|US4670396 *||May 2, 1985||Jun 2, 1987||Bioassy Systems Corporation||Vertical culture system with removable culture unit|
|US4686190 *||Feb 19, 1986||Aug 11, 1987||The Research Foundation Of State University Of New York||Device useful for growing and/or testing biological materials|
|US5026649 *||Mar 20, 1986||Jun 25, 1991||Costar Corporation||Apparatus for growing tissue cultures in vitro|
|US5215920 *||May 3, 1991||Jun 1, 1993||Costar Corporation||Apparatus for growing tissue cultures in vitro|
|DE839245C *||Apr 15, 1949||May 19, 1952||Ewald Dr Med Kanz||Verfahren und Einrichtung zur Zuechtung von Kleinlebewesen|
|DE1003489B *||Dec 9, 1954||Feb 28, 1957||Hermann Schwahn||Topffoermiger Behaelter zur Aufzucht von Kulturpflanzen in Wohnraeumen|
|DE3317550A1 *||May 13, 1983||Nov 15, 1984||Stephan Dipl Chem Dr Rer Nees||Verfahren zum zuechten einer lueckenlosen zellschicht auf einer poroesen oder semipermeablen unterlage und vorrichtung zur durchfuehrung dieses verfahrens|
|FR1572527A *||Title not available|
|FR2563232A1 *||Title not available|
|1||Grobstein. "Trans-Filter Induction of Tubules in Mouse Metanephrogenic Mesenchyme", Experimental Cell Research, vol. 10 (1956) pp. 424-440.|
|2||*||Grobstein. Trans Filter Induction of Tubules in Mouse Metanephrogenic Mesenchyme , Experimental Cell Research, vol. 10 (1956) pp. 424 440.|
|3||*||Hennig et al., Arteriosclerosis, vol. 4, No. 5, Sep./Oct. 1984, pp. 489 497.|
|4||Hennig et al., Arteriosclerosis, vol. 4, No. 5, Sep./Oct. 1984, pp. 489-497.|
|5||McCall et al. "The Culture of Vascular Endothelial Cells to Confluence on Microporous Membranes." Thrombosis Research. (vol. 24)(1981) pp. 417-431.|
|6||*||McCall et al. The Culture of Vascular Endothelial Cells to Confluence on Microporous Membranes. Thrombosis Research. (vol. 24)(1981) pp. 417 431.|
|7||*||Shasby et al., Blood, vol. 65, No. 3 (Mar.), 1985, pp. 605 614.|
|8||Shasby et al., Blood, vol. 65, No. 3 (Mar.), 1985, pp. 605-614.|
|Citing Patent||Filing date||Publication date||Applicant||Title|
|US5710043 *||Sep 25, 1995||Jan 20, 1998||Becton Dickinson And Company||In vitro cell culture assembly|
|US5964096 *||Jan 30, 1996||Oct 12, 1999||Organogenesis Inc.||Method and package design for cryopreservation and storage of cultured tissue equivalents|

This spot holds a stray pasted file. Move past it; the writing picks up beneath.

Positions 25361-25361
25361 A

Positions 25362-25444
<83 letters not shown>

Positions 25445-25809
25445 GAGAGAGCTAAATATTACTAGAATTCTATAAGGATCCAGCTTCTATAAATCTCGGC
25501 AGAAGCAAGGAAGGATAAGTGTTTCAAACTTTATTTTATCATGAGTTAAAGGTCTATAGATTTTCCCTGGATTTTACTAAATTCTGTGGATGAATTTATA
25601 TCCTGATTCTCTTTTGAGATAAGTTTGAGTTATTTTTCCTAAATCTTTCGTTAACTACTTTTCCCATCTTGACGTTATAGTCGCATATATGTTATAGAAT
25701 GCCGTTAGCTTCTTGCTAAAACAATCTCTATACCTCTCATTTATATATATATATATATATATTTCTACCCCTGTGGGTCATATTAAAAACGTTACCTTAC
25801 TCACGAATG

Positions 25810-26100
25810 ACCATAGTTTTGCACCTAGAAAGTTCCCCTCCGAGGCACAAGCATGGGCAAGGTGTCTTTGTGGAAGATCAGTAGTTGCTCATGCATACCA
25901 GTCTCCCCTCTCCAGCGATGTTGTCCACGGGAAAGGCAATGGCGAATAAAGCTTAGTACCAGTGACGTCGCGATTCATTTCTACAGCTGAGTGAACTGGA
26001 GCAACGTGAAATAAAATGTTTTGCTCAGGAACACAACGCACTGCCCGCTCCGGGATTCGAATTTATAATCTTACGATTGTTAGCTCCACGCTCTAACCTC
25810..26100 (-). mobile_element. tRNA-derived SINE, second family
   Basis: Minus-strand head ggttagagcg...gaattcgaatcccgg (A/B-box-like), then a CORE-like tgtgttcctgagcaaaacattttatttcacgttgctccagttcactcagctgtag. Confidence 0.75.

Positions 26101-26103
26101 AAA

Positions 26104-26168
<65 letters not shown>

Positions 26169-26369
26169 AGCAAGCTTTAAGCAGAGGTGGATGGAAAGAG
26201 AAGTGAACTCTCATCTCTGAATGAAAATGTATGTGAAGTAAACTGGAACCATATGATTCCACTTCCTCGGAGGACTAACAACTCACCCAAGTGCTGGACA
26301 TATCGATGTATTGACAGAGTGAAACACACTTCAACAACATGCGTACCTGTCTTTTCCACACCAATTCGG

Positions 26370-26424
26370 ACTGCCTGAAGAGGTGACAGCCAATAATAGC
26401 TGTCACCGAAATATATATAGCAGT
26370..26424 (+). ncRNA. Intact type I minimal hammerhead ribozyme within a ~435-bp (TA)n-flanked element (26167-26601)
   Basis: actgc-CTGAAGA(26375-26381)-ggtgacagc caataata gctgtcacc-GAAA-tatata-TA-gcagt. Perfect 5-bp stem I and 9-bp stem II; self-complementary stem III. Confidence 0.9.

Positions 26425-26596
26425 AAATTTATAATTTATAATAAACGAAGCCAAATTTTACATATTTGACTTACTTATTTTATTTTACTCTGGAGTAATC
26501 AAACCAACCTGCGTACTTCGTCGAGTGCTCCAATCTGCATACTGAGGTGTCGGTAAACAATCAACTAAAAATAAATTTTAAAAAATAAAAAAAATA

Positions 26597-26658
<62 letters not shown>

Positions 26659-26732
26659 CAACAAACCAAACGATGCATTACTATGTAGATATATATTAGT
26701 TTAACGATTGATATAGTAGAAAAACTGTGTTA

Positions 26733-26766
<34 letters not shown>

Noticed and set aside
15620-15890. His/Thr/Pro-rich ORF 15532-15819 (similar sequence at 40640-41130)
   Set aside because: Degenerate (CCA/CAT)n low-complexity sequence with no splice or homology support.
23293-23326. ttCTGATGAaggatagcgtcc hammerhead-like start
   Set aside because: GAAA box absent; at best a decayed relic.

|US5972694 *||Jan 12, 1998||Oct 26, 1999||Mathus; Gregory||Multi-well plate|
|US6107085 *||Jul 3, 1998||Aug 22, 2000||Corning Incorporated||Self contained cell growth system|
|US6146883 *||May 26, 1999||Nov 14, 2000||Navicyte, Inc.||Packing device for transporting confluent cell monolayers|
|US6730510||Jul 2, 2002||May 4, 2004||Organogenesis, Inc.||Culture dish and bioreactor system|
|US6943009||May 15, 2002||Sep 13, 2005||Corning Incorporated||Multi-well assembly for growing cultures in-vitro|
|US7135148||Jun 11, 2002||Nov 14, 2006||Millipore Corporation||Access holes for a multiwell filter plate for multiwell test apparatus|
|US7326385||May 29, 2002||Feb 5, 2008||Biolex Therapeutics, Inc.||Plate and method for high throughput screening|
|US8058060 *||Jun 9, 2006||Nov 15, 2011||Nunc A/S||Culture insert carrier, culture insert and culture insert system|
|US20020192119 *||Jun 11, 2002||Dec 19, 2002||Desilets Kenneth||Access holes for a multiwell filter plate for multiwell test apparatus|
|US20030026738 *||May 29, 2002||Feb 6, 2003||Biolex, Inc.||Plate and method for high throughput screening|
|US20070081980 *||Dec 8, 2006||Apr 12, 2007||Organogenesis, Inc.||Culture cells from pancreatic islets|
|US20080096269 *||Dec 13, 2007||Apr 24, 2008||Biolex Therapeutics, Inc.||Plate and method for high throughput screening|
|US20080096270 *||Dec 13, 2007||Apr 24, 2008||Biolex Therapeutics, Inc.||Plate and method for high throughput screening|
|US20080096272 *||Dec 13, 2007||Apr 24, 2008||Biolex Therapeutics, Inc.||Plate and method for high throughput screening|
|US20080098585 *||Dec 13, 2007||May 1, 2008||Biolex Therapeutics, Inc.||Plate and method for high throughput screening|
|US20080102518 *||Dec 13, 2007||May 1, 2008||Biolex Therapeutics, Inc.||Plate and method for high throughput screening|
|US20080194017 *||Jun 9, 2006||Aug 14, 2008||Nunc A/S||Culture Insert Carrier, Culture Insert and Culture Insert System|
|EP2286917A2 *||Jun 11, 2002||Feb 23, 2011||Millipore Corporation||Access holes for feeding a multiwell filter plate|
|EP2295540A1||Nov 19, 1999||Mar 16, 2011||Organogenesis, Inc.||Bioengineered tissue constructs and methods for producing and using them|
|WO1998035013A1 *||Feb 3, 1998||Aug 13, 1998||Corning Incorporated||Multi-well plate|
|WO2000054584A1 *||Mar 17, 2000||Sep 21, 2000||Bio-Tech Imaging, Inc.||Method of preparing cryogenically preserved adherent cell containing plate for tissue culture applications|
|WO2002102962A3 *||Jun 11, 2002||Apr 3, 2003||Millipore Corp||Access holes for feeding a multiwell filter plate|
|WO2003048336A2||Dec 4, 2002||Jun 12, 2003||Organogenesis Inc.||Cultured cells from pancreatic islets|
|U.S. Classification||435/297.1, 435/289.1|
|International Classification||C12M1/22, C12M3/00, C12M1/20, C12M3/06|
|Cooperative Classification||C12M25/04, C12M29/04|
|European Classification||C12M29/04, C12M25/04|
|Apr 30, 1998||AS||Assignment|
Owner name: CORNING INCORPORATED, A CORPORATION ORGANIZED AND
Free format text: TRANSFER BY OPERATION OF LAW EFFECTIVE DECEMBER 31, 1997 DUE TO THE DISSOLUTION OF CORNING COSTAR CORPORATION, UNDER DELAWARE LAW CORNING INCORPORATED, BEING THE SOLE SHAREHOLDER OF CORNING COSTAR CORPORATION, BECAME THE OWNER OF ALL ASSETS, INCLUDING PATENTS, UPON THE DISSOLUTION OF CORNING COSTAR CORPORATION.;ASSIGNOR:CORNING COSTAR CORPORATION, A CORPORATION EXISTING UNDER THE LAWS OF THE STATE OF DELAWARE;REEL/FRAME:009157/0643
Effective date: 19971231
|May 3, 1999||FPAY||Fee payment|
Year of fee payment: 4
|Mar 31, 2003||FPAY||Fee payment|
Year of fee payment: 8
|Jun 4, 2003||REMI||Maintenance fee reminder mailed|
|May 14, 2007||FPAY||Fee payment|
Year of fee payment: 12